Harrisburg Startup Developing Brain-Powered Software

Harrisburg Startup Developing Brain-Powered Software

July 27, 2018

Dave Segal believes his company is on the verge of launching a major breakthrough in wearable technology, one that could have a significant impact on the medical, military and gaming worlds.

Segal, a York County entrepreneur, is the founder of Naqi Logics, a tech startup that has developed a patented command system to allow people to control computers and other devices with their minds. Segal believes the thought-controlled operating system, or software, will allow people to communicate with devices without looking at or touching them.

“There is no other logic framework like it,” Segal said.

The software is designed to run on an electroencephalography, or EEG, headset.

Commonly used in health care as a way to chart brain activity and spot abnormalities, EEG headsets used electrodes placed on a person’s scalp to measure electrical signals produced by neurons in the brain.

People wearing an EEG headset running the Naqi software can use their thoughts to send commands to computers or other smart devices connected to the headset.

In recent years, EEG headsets have been used to help control high-tech devices such as prosthetic limbs for amputees. Stories about those uses are what led Segal, a tech executive who previously founded and sold two other startup companies, to begin exploring his latest venture.

He recently introduced the idea to Harrisburg University of Science and Technology officials and moved into the university’s Blackberry Technology Center in the capital to develop the business.
Market opportunities

As devices such as fitness trackers and smart watches gain mass appeal, Segal believes the biggest opportunity for Naqi Logics may be in the market for wearable and implantable devices, such as tools that help doctors monitor patients remotely.

Naqi Logics is currently in the process of raising money from investors — $1.5 million is Segal’s goal — and looking to go beyond EEG headsets.

Segal aims to develop a prototype earbud that would take commands from micro-gestures, like subtle nose or jaw movements, to communicate with connected devices such as computers and appliances with remote monitoring capabilities.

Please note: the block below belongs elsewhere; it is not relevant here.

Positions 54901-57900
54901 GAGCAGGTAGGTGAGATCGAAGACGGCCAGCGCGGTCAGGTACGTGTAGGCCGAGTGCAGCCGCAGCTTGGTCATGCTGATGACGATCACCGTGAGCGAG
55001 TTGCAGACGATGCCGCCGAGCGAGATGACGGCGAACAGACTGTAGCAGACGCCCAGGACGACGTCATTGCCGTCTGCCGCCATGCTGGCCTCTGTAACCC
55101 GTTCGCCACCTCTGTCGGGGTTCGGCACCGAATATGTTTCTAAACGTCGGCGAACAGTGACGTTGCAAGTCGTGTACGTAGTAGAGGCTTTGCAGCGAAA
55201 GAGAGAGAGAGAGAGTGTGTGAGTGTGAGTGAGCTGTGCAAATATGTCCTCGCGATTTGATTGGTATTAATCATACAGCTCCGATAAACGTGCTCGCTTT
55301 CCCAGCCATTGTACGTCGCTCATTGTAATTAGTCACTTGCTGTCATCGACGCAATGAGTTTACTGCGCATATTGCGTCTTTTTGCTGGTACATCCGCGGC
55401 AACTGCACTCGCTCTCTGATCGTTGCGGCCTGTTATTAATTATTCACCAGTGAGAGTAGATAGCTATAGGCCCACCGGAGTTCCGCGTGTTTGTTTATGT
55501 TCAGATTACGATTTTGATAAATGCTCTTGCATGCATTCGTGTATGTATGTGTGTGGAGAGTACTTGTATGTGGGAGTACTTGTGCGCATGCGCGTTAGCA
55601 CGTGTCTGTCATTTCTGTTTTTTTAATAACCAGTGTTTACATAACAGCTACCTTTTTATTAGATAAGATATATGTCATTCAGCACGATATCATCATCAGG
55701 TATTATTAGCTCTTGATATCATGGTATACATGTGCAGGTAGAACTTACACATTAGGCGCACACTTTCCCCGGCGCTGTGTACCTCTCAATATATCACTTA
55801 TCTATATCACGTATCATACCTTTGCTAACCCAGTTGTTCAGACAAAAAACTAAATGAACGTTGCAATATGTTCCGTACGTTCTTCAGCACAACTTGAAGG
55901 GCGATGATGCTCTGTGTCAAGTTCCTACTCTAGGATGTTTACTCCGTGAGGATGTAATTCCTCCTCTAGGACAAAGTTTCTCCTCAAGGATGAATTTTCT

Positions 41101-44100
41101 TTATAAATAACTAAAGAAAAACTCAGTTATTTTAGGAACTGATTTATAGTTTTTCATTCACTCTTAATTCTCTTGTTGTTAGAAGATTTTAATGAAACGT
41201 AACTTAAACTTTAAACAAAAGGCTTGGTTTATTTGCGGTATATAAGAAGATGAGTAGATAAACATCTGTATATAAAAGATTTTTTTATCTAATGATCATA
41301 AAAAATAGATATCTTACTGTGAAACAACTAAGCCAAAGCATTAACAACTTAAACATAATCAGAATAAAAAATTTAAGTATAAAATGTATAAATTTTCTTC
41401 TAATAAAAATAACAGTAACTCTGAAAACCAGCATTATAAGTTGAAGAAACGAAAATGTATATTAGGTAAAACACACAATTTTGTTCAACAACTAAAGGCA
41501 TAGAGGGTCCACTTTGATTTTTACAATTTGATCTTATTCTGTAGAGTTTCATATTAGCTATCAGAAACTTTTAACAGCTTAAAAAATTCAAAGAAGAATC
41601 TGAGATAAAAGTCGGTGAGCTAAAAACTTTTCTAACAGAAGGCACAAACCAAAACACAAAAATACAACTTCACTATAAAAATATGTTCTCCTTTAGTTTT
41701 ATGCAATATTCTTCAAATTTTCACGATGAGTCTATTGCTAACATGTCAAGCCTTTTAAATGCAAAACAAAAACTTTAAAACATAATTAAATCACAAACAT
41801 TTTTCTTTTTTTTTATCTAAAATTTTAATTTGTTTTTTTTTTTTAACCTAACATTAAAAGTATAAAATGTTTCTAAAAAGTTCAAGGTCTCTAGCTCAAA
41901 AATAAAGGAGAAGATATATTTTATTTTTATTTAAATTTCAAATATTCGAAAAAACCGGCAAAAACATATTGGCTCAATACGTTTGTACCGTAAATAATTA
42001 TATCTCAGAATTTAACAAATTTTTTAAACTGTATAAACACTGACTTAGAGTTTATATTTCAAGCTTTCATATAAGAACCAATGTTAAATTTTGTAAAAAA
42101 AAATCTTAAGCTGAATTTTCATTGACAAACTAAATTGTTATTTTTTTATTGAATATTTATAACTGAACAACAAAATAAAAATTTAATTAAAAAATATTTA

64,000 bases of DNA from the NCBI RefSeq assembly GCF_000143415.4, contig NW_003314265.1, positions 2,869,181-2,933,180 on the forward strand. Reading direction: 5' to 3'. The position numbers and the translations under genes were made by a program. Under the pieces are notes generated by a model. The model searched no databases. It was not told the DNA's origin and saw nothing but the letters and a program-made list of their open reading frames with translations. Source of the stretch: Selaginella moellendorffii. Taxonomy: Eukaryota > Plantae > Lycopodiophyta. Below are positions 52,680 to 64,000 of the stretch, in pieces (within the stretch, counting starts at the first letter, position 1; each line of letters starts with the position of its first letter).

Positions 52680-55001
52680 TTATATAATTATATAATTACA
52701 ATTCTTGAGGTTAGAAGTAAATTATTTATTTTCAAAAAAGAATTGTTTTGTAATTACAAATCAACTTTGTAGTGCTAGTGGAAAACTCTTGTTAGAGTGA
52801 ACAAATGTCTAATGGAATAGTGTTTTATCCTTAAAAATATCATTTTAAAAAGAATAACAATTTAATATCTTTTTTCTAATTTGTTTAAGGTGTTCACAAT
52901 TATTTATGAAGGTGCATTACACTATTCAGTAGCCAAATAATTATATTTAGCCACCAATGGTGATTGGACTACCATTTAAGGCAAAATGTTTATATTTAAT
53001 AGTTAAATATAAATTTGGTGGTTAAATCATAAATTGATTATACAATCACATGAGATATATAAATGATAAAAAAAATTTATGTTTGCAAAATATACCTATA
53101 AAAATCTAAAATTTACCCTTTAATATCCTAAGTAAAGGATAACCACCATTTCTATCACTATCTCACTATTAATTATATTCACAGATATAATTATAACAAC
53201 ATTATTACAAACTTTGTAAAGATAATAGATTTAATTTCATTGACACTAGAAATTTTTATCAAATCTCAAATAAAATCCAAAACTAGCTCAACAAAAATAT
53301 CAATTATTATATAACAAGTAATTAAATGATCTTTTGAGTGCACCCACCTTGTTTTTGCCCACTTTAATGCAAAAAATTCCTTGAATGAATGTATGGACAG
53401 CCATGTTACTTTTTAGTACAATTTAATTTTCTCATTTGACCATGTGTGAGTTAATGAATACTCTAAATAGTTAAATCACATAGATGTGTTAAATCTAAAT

The early earbud product would be similar to a hearing aid. Segal believes later versions will be even smaller and fit inside a person’s ear for more covert communications.

It will be able to detect a user’s subtlest movements to execute non-verbal commands, Segal said. “We’re building the earbud because the technology doesn’t exist.”

For gamers, imagine instant input and being able to aim and immediately move or shoot where they look on the screen.

For the military, the earbud could help special operations soldiers communicate in the field without having to use voice or hand signals — a tech-assisted telepathy.

For severely handicapped people, such as quadriplegics, Segal believes the earbud could replace assistive technologies like the sip-and-puff, which sends signals to a device through air pressure on a straw.

“There is potential in lots of areas, especially for those who don’t have the use of their limbs,” HU President Eric Darr said.

The university’s esports team, which is making its debut this fall semester, also could benefit from the tech, Darr said.

Over time, Segal believes the proprietary thought-control logic could be licensed and incorporated into other large wearable devices made by big tech companies such as Microsoft, Sony, Google or Apple.

“The tech should and could be put into wearables like the Oculus or Playstation VR,” he said. “It could be used in any head-based wearable.”

Former banking executive and regional angel investor Bob Pullo has helped Segal develop the concept. He sees potential in both the medical and military sectors.

“There are a lot of options for it and it introduces new thinking,” Pullo said.

Pullo, who has cochlear implants to help with hearing loss, said the Naqi earbud also could be embedded in someone’s body.

“It intrigued me a lot because of that,” he said.

The company already has a provisional patent for the earbud.

“I’ve seen a lot of things come and go over the years,” Pullo said. “This is a very fine, well-conceived idea and it’s got a market out there that is the fastest-growing market in the world in IT. I think this is a home run.”